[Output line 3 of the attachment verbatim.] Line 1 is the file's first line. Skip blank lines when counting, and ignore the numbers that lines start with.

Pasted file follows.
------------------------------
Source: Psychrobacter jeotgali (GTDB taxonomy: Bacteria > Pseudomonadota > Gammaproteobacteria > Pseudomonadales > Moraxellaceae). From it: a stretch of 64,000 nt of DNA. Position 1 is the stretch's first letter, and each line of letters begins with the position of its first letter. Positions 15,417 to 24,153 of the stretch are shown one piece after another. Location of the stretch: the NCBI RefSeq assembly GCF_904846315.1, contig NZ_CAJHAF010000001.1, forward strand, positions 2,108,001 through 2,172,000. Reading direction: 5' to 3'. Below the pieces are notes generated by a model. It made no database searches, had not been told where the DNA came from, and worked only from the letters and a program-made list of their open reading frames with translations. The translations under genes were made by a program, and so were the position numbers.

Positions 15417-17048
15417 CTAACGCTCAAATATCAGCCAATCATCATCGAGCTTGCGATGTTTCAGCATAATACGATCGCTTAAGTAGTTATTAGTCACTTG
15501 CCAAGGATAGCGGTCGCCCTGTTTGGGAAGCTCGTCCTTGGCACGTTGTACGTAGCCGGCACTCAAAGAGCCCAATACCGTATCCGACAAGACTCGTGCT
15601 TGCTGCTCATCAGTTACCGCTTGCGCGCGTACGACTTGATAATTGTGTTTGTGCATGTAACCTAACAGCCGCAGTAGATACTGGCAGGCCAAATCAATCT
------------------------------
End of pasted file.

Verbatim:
15417 CTAACGCTCAAATATCAGCCAATCATCATCGAGCTTGCGATGTTTCAGCATAATACGATCGCTTAAGTAGTTATTAGTCACTTG